This week’s devlog is all about stunning prop design, building houses in MAYA, and how we textured the formidable Magmarai. There’s also a spattering of visual FX, creepy crawly animations, and some UE4 programming that will pique the appetites of all you game devs out there. Before we get into it, join our Instagram, Twitter, or Reddit family to stay in the loop with our online RPG in development.
Texturing Volcanic Enemies In Substance Painter
More work continued on the game’s newest enemy this week: the powerful Magmarai, who rose from the volcanic fires of Mount Vaznar. We touched on it briefly before, but these creatures have pretty awesome anatomy: beneath their plates of jagged black rock courses white hot lava, making them the kind of enemies that you won’t wanna touch.
To fulfil our vision of the Magmarai, our 3D Character Artist embarked on a fun texture journey:
- For the skin, we used a lava material to create the molten rock surface. We also changed the hue of the non-glowing areas to be a bit bluer in order to reflect the idea of ash better.
- Warmer tones were added to the body and face, including pinks, purples and reds. These help to add more life to the character and to highlight its facial features more.
- It was also important to add these warm tones to the face in order to hint to the fact that these creatures were once Human; they’re not just cold-blooded creatures born from the volcano.
- Rock plates were then textured to appear obsidian, which forms from excess magma cooling and hardening. This little piece of science helps to inform our model and make it more realistic.
How To Texture Obsidian
Achieving the obsidian material was a bit of a challenge because of its dark colour: black tones often absorb a lot of lighting information, so it can be difficult to show the surface details and imperfections of volcanic rock (especially when seen from afar). After some experimentation, however, our Artist found that using a tone just above full black was a good compromise between achieving its colour and showing a good amount of surface detail when reflected.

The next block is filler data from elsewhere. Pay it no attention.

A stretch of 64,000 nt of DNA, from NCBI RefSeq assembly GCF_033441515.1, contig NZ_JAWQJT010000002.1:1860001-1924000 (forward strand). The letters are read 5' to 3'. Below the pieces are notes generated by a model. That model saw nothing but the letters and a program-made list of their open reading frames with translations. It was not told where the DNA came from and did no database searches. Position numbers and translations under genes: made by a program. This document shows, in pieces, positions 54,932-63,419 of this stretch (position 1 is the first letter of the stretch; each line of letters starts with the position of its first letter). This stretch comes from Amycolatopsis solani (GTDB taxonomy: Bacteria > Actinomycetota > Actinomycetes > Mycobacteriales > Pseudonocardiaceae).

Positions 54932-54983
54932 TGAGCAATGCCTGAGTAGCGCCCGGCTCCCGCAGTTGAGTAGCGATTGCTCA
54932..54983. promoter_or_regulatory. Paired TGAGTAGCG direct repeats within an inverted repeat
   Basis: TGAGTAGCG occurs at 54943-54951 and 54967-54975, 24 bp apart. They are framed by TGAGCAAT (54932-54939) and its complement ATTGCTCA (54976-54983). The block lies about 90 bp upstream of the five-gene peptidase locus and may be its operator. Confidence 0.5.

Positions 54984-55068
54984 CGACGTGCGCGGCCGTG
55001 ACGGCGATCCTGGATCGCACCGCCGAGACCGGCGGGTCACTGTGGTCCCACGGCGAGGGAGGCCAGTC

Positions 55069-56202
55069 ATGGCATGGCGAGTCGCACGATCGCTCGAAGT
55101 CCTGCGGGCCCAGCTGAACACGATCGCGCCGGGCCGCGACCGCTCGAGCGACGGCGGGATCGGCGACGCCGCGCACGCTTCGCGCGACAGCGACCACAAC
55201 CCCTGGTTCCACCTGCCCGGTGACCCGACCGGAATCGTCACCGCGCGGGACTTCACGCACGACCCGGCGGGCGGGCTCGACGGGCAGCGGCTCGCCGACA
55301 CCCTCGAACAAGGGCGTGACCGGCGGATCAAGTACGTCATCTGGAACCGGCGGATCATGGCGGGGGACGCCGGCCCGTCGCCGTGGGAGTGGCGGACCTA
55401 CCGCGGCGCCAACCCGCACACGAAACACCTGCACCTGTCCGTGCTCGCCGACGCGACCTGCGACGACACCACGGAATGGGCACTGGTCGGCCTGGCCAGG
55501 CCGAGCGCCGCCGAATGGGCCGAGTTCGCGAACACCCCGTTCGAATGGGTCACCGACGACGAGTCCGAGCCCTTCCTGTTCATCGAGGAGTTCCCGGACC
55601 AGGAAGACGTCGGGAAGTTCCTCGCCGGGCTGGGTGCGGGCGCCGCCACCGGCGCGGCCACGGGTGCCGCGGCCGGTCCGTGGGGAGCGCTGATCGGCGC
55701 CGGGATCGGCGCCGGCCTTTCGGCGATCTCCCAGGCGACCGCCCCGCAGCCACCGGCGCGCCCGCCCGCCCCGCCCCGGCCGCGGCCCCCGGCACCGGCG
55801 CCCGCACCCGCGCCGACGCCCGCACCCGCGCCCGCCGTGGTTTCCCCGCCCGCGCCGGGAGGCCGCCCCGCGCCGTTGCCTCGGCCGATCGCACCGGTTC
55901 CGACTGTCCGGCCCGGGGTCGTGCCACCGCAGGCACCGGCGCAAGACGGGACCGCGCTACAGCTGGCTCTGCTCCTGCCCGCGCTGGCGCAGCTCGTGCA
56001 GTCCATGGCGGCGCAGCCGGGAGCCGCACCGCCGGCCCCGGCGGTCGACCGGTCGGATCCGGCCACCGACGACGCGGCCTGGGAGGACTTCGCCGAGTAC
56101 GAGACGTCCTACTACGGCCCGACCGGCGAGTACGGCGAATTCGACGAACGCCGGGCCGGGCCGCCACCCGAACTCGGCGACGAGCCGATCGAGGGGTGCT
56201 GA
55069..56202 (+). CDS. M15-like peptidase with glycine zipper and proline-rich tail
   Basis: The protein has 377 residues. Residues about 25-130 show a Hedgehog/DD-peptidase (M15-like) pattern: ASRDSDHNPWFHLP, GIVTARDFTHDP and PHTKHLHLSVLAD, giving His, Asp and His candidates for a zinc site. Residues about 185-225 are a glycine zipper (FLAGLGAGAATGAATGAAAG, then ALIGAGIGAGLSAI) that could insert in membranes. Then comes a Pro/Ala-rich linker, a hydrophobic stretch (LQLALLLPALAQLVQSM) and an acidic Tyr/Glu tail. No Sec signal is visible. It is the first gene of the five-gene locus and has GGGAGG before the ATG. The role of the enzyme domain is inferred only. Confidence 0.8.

To illustrate the glasslike properties of the obsidian plating, as well as to help tie it in with the character, our 3D Modeller added some orange tones around the edges of the emissive map to imply that the light and heat from the subsurface lava is radiating, or shining through the obsidian.
One last detail added to the obsidian material’s emissive map was a very faint overlay of the concavity map. This highlights the edges through the black tones and implies that there is some refraction of light inside the plates.
Finally, the veins of lava that run throughout the plates were added, as well as some emissivity:
- We tried a few procedural maps to do this, but none were giving desirable results. This meant that our 3D Artist had to hand paint the lava veins on.
- To make the veins and eyes look emissive, we used a scaling and tiling texture of the emissive that was used for the body’s skin. This ensured the colours were similar and had some variation.
Our next step is to test out some shader effects, like adding a glow and making some of the lava move around the body. We think this will push the formidable Magmarai to the next level, with the moving lava suggesting that they are part of the living volcano, not just formed from it.
Creating Animations For Spiders & Wasps
We know we freaked you all out with the spider animation sets last week, so will it make you feel any better to know that we now have it running, too? Well, we do, and with that out of the way this low-level enemy has now had all its animations added to the engine, where blends and animation controllers were added, and materials were applied.